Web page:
Daisy Intelligence wins $5 million pitch prize at Elevate


During Elevate’s Techfest, several startups pitched on stage for the chance to win millions in funding.

The ElevateR competition allowed 16 startups to pitch in front of judges, and promised startups a portion of $1 million in funding from Espresso Capital and ScaleUP Ventures. 

However, in a surprise announcement, main stage host and BNN Bloomberg anchor Amanda Lang announced that the winning startup would actually receive $5 million.

“It’s the privilege of my life to have people believe in the vision.”

Daisy Intelligence, which targets the retail and insurance industries, took the funding prize. Daisy Intelligence’s platform helps retailers predict the best products to promote, plan space, and forecast inventory. For insurance partners, Daisy Intelligence can perform fraud detection and predictive underwriting.

In his winning speech, CEO Gary Saarenvirta took the opportunity to call out government programs like SR&ED for supporting the company.

“It’s the privilege of my life to have people believe in the vision,” said Saarenvirta. “This award and recognition is the hard work of the entire team, a bunch of computer scientists, engineers, marketing people, and admin staff who make it all possible.”

Two finalists—both working in the healthcare space—pitched on stage for the people’s choice prize. Montreal-based Aifred hopes to help people suffering from depression with its deep learning clinical decision tool. On stage, CEO David Benrimoh noted that while diagnosis is easy, it’s difficult for caregivers to provide the right routine of care for each patient’s individual needs. Aifred can predict treatment efficacy, track patient progress, and provide an electronic record for patients.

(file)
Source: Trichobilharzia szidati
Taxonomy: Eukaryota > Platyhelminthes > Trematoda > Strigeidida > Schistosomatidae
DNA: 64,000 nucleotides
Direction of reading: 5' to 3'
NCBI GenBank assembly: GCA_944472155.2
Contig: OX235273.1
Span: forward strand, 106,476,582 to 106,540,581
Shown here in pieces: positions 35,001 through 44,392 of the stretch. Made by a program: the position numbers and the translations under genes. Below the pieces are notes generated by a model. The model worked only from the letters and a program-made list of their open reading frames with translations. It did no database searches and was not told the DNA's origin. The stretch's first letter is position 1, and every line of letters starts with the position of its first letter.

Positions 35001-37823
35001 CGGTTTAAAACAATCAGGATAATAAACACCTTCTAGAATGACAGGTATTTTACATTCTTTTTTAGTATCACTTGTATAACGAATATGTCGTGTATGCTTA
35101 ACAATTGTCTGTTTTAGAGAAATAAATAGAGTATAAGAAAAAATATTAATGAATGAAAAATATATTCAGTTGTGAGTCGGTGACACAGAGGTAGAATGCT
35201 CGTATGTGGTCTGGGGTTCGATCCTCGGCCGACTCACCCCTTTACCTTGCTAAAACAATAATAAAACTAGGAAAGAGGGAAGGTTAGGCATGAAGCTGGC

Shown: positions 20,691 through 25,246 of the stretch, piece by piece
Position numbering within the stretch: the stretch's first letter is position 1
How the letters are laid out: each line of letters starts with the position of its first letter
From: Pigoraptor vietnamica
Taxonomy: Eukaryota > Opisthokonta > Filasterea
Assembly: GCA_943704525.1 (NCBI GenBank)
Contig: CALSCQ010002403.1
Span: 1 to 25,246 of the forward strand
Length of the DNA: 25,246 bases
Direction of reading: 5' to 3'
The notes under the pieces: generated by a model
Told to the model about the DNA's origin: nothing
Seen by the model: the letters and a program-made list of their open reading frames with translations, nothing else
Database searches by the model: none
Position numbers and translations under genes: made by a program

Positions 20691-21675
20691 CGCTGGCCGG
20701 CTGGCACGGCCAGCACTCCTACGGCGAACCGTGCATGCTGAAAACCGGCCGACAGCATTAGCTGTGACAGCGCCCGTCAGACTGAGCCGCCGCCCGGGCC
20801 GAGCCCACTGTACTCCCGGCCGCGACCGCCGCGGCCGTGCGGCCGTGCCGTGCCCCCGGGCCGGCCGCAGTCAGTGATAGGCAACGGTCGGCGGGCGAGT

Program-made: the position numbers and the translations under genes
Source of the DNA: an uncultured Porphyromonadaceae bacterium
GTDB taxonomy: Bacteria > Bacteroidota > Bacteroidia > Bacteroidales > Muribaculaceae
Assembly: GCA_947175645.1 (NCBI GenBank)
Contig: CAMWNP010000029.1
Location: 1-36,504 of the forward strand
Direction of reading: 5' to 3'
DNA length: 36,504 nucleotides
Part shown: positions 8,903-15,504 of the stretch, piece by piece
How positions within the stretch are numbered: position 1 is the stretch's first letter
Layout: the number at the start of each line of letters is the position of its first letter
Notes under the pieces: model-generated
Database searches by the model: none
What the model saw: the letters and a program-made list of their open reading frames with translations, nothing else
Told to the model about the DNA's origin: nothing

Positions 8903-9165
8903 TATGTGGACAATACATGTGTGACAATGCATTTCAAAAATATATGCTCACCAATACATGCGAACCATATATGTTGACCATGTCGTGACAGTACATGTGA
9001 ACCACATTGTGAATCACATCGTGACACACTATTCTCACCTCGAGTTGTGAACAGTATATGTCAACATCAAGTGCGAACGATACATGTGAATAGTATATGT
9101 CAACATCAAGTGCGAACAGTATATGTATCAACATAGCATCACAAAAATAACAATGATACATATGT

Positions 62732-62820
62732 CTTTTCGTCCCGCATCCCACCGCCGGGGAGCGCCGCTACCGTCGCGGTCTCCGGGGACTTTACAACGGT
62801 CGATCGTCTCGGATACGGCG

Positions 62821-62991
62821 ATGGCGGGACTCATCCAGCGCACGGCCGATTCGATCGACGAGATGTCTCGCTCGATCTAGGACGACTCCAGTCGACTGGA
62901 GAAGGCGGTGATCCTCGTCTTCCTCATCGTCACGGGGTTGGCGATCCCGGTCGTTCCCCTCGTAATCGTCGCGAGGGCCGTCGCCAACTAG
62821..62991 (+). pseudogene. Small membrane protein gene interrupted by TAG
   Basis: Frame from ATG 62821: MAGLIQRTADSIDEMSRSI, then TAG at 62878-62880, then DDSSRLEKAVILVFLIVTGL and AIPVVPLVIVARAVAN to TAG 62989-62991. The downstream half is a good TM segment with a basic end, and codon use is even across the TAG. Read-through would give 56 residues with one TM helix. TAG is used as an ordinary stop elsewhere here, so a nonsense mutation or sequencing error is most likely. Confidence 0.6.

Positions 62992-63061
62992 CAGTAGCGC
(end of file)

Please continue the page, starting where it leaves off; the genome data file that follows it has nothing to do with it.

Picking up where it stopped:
Aifred was a finalist in the global IBM X-Prize competition, and plans to scale to other mental health conditions. “We have a solid plan to become leaders in this billion dollar market, and we have a solid plan to save lives,” said Benrimoh.

The second pitching startup was Elucid Labs, which works to help dermatologists detect skin cancer. CEO Farnoud Kazemzadeh explained that dermatologists currently use a magnifying glass to diagnose skin cancer, an outdated method. Elucid Labs is developing a device that uses computational imaging technology to analyze the molecular makeup of the skin and detect diseases earlier, and ended up taking the prize for People’s Choice.

“We’re negating unnecessary procedures, which brings down the cost of healthcare,” said Kazemzadeh.

Photo via Twitter.

Jessica Galang

Jessica Galang

Freelance tech writer. Former BetaKit News Editor.

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